Archive for August 11th, 2012
Farah’s Mo-mentous second gold crowned another epic day for Team GB – and this time it’s the men who rule the roost!
There has been so much talk of Girl Power these past few days that some of our men may have been getting an inferiority complex. But there was no danger of that happening on Day 15 as the boys were back on top with another remarkable Super Saturday.
At these incredible Games it is impossible to pick out the ultimate superhero in the British team. There have been so many magical moments and unbelievable achievements to savour. But none greater than watching Mo Farah complete his historic double gold medal-winning triumph, by adding an unforgettable 5,000 metres triumph to his extraordinary 10,000 metres success a week ago.
The facial expressions of Britain’s middle distance king as he again crossed the line first will be among the defining images of these Games for many people around the planet. His double celebration with the world’s fastest man Usain Bolt, after the Jamaican completed the unprecedented defence of his Olympic treble by wrapping up a new world record to win gold in the 4 x 100 metres, confirmed farah’s new status as a global superstar.
Against the backdrop of the incredible atmosphere in the Olympic Stadium generated by the home fans, it all combined to make this one of the greatest track and field events at any Olympic Games. And it crowned another gold plated day for Our Greatest Team.
When Ed McKeever wrapped up gold in kayak’s 200 metres sprint shortly after breakfast we knew it was going to be another special day. Hailed the Usain Bolt of kayaking, McKeever lacks the aura of the man who calls himself a living legend. But he is lightning quick and led his race from start to finish to give his sport a huge boost.
After the high drama at the Olympic Stadium, Team GB’s third men’s gold of the day was delivered by Luke Campbell when he defeated Ireland’s John Joe Nevin in a pulsating final to become the first British bantamweight to win gold since 1908.
Campbell, who raised the hands of Nevin after the result was announced and broke down in tears, said: “I’m lost for words, very emotional. It’s something I’ve worked for all my life. I can’t believe it. ”
But rivalling all those gold medals in the emotional stakes was the remarkable achievement by teenage diver Tom Daley winning a fairytale bronze in the men’s individual 10-metre platform.
After an horrendous year that cruelly saw Daley’s father Rob lose his fight against cancer before he could share the joy of his son competing in his home Olympics, it was one of the most moving stories of these Games to witness the hugely popular and charismatic diver from Devon win his medal.
On this occasion bronze meant gold for the Plymouth schoolboy who won the hearts and minds of the nation long before the airing by the BBC of the brilliant, intimate documentary that told the story of his father’s last days and their unbreakable bond.
Sport is forever the backdrop to so many poignant dramas that touch the watching world. And the Tom Daley story in one such tale that will resonate with everyone. The sheer joy of Daley and his team mates jumping into the pool to celebrate his success was a special moment that for many of us will sit alongside the fabulous images of Mo Farah rejoicing at the completion of his iconic golden double.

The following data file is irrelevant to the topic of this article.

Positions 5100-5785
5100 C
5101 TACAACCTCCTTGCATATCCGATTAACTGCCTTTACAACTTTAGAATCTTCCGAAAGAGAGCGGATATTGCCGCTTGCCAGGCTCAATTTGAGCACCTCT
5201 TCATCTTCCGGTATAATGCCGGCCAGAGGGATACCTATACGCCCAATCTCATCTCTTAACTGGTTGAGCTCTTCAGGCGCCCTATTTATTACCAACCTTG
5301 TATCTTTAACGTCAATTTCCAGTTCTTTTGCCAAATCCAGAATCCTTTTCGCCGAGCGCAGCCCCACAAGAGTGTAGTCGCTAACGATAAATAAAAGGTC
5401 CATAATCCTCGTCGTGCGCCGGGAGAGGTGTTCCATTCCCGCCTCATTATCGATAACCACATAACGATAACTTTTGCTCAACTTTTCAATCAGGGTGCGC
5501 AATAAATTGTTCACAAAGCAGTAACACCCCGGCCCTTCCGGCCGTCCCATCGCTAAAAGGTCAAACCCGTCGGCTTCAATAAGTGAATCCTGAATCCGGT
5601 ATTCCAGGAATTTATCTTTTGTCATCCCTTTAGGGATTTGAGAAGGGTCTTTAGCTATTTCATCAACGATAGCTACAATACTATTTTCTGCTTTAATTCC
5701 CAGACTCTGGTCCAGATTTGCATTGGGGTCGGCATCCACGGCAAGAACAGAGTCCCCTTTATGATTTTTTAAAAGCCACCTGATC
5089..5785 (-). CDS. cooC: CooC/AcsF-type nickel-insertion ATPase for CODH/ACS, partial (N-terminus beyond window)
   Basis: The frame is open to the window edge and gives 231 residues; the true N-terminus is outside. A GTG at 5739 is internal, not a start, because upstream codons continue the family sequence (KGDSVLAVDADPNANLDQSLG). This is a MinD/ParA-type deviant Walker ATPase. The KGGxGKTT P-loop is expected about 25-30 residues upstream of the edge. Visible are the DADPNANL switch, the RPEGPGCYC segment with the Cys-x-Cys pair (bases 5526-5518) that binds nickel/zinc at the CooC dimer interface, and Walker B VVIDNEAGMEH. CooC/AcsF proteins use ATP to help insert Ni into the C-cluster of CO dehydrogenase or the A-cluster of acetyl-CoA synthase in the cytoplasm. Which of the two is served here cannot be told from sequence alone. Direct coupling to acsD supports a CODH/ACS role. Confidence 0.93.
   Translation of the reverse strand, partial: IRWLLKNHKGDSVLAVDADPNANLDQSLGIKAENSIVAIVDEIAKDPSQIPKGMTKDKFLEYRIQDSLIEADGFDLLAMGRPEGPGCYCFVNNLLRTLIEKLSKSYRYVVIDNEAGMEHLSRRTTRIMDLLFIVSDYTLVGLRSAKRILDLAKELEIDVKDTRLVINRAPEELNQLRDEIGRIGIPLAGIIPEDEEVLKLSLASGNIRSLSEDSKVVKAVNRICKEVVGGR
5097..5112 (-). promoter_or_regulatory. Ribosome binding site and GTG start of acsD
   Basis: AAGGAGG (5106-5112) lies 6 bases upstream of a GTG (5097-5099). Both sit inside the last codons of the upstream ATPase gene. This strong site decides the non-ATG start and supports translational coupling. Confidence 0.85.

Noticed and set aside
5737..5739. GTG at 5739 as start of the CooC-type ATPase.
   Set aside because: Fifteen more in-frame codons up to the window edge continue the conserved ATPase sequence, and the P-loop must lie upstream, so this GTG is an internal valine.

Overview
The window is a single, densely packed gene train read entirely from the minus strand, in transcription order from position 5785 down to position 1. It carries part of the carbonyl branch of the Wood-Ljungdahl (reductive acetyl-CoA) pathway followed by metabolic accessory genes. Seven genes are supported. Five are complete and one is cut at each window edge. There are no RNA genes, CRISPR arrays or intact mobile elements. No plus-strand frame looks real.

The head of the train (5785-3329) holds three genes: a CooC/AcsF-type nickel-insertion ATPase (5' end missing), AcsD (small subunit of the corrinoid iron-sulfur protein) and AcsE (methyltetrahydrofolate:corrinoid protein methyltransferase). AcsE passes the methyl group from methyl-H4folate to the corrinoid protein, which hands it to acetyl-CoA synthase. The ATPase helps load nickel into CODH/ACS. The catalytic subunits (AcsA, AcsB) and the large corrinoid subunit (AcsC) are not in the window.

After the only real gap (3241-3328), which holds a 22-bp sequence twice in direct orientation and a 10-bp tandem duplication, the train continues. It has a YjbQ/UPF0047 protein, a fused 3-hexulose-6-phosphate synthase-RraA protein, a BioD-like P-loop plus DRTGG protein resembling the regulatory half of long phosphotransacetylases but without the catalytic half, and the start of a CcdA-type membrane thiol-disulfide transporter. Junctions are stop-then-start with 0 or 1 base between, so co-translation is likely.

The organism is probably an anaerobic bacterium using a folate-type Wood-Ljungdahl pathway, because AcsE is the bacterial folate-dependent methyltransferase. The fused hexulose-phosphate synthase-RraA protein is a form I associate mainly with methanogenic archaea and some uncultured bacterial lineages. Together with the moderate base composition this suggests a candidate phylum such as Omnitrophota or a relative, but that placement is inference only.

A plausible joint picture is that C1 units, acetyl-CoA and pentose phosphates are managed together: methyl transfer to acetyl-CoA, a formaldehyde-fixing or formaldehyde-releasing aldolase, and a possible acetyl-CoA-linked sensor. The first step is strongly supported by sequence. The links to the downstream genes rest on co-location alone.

With 24 hours to go before the curtain comes down on a remarkably successful London 2012, there is already a feeling here in the capital that we are in for a highly emotional end to the Games.
After a fortnight of sporting celebration the likes no country in the world has ever surpassed, to say that anyone who loves the Olympics will be sad to see the party come to an end would be an understatment
For Team GB and the Great British public it will be one almighty party that will celebrate an unbelievable medal haul and the fulfillment of staging an outstanding Games. To quote International Olympic Committee president Jacques Rogge, London has been “the beating heart of the world, giving new life to the spirit of fair play and competition.
Rogge has praised Britain, acknoweldging the huge crowds that have filled the stadiums as well as saying those that lined the Olympic torch relay route had sent cheers resonating in every home around the globe.
Without doubt, London has delivered across transport, crowds, security and enthusiasm, making the predictable pre-Games cynicism by certain sections of the media look rather foolish.
Britain’s biggest medal haul in more than 100 years and the quality of the athletes’ performances have boosted the party atmosphere. And what a great choice by the British Olympic Association to choose record-breaking sailor Ben Ainslie to carry the flag at the Closing Ceremony.
Following Sir Chris Hoy, who carried the flag at the opening ceremony and then took his gold medal haul to six, it is a fitting tribute to Ainslie, who became the greatest sailing Olympian of all time during the Games when he won the Finn class – his fourth consecutive gold medal.
“It is a really proud moment for me and for sailing to have such an involvement at what’s been such an amazing Games for the whole country, ” was how Ainslie greeted the news. And I am sure every Team GB athlete will be proud to walk behind the 35-year-old who has a huge personality to match his legendary status.
Team GB’s Chef de Mission Andy Hunt said: “He has been at the heart of Great Britain’s Olymoic endeavours since 1996 and his achievements are already legendary. ”
Added Hunt: “As we pass the Olympic baton on to Rio, we as a team are privileged to have Ben lead the way.”